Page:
Victory as MPs relax rules on televising Parliament

Broadcasting journalists have won a landmark victory in persuading MPs to ease the tight curbs on televising the reporting of Parliament.

More reaction shots of MPs in the chamber will be shown and there will be more "interview points" for journalists to conduct televised interviews with politicians.

The concessions follows complaints by broadcasters that the present arbitrary restrictions were inhibiting legitimate reporting.

When purple paint was thrown at Tony Blair during Prime Minister's Questions in May 2004, the BBC was reprimanded for showing a slow-motion shot of paint landing on the front bench. It was also rebuked for showing a wide-angle shot of fox hunting demonstrators invading the chamber in September 2004.

The chairman of the House of Commons Administration Committee, Frank Doran, said rules will be relaxed for a trial period when MPs reassemble after the summer recess in October.

"A greater variety of shots of proceedings in the chamber will be allowed than is the case at present, including a greater use of reaction shots in order to illustrate the mood of the House," he added.

Broadcasters will also be allowed to include "a low-level atmospheric sound-feed during divisions rather than the current complete silence".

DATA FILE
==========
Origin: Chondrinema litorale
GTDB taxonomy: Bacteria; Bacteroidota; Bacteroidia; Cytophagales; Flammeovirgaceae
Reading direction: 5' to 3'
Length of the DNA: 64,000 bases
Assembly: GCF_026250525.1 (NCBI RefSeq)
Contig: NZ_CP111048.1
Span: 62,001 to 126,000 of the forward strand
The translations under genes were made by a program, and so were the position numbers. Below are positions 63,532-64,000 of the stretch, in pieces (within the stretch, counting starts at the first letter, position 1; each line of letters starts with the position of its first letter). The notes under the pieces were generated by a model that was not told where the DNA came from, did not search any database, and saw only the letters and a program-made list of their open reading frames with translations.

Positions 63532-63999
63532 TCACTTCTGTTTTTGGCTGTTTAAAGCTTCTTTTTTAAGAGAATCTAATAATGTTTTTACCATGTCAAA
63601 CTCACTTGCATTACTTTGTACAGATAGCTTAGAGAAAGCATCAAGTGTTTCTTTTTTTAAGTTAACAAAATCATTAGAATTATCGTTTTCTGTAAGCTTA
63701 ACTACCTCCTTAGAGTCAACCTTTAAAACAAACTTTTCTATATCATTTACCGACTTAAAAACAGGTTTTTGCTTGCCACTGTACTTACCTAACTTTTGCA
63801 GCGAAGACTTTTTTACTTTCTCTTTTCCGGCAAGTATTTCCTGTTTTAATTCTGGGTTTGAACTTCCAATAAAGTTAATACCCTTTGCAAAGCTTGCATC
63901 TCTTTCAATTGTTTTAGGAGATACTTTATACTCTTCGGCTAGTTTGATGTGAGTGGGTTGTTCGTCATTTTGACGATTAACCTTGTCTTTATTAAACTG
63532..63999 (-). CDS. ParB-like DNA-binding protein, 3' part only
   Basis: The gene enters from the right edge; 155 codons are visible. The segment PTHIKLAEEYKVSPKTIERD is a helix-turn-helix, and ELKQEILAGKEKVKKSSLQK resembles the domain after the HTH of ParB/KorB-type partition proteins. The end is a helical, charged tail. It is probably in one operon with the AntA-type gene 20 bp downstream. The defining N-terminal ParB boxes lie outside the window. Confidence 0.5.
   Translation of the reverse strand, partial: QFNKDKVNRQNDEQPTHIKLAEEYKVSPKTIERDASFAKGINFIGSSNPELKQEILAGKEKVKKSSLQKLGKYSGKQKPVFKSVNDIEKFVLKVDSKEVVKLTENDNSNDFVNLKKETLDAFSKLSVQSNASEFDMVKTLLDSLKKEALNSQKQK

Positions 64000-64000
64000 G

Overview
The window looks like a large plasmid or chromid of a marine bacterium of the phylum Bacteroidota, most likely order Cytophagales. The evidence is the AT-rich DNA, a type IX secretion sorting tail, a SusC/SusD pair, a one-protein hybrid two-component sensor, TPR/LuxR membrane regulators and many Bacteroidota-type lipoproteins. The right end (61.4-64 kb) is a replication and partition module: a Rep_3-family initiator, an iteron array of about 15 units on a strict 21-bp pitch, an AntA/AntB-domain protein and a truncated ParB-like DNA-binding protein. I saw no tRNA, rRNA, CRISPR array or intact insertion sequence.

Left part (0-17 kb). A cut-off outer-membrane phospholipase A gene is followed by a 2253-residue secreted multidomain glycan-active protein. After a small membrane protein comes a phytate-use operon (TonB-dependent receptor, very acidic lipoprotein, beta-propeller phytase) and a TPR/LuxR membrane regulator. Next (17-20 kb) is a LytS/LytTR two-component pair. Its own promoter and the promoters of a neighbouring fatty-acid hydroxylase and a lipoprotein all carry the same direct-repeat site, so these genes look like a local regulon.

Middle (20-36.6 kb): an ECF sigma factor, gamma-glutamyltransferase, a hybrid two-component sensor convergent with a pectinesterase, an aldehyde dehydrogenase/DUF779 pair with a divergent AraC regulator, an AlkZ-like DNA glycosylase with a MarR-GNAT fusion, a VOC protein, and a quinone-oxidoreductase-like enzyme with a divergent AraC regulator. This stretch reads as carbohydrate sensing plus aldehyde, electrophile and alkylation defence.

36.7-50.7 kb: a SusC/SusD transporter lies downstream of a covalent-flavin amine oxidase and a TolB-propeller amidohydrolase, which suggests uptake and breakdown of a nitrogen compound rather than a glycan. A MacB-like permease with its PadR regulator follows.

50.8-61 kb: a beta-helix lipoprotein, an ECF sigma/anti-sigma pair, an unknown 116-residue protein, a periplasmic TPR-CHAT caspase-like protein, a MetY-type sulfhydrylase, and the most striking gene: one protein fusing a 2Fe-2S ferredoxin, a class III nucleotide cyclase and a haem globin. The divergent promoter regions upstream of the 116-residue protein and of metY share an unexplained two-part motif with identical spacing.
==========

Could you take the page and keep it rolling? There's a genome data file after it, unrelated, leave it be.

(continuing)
New interview points will be allowed in Westminster Hall, on the green in New Palace Yard and in the peers' lobby. At present, televised interviews are restricted to a corner of the central lobby and an obscure corridoor.

Broadcasters will also be allowed to show camera shots of a presenter walking across the central lobby on nonsitting days.

Broadcasting journalists are waiting to find out what the concessions will mean in practice.

But Toby Castle, ITV News Westminster editor, said: "As long as we continue this process of negotiation it could mean freer access."

Calling for a relaxation last year, a Hansard Society Commission of journalists and politicians, led by Labour peer Lord Puttnam, said: "Removing unnecessary restrictions would not only make possible more and higher quality coverage, but would also be a powerful symbol of Parliament's institutional desire to improve its openness and responsiveness to the public."

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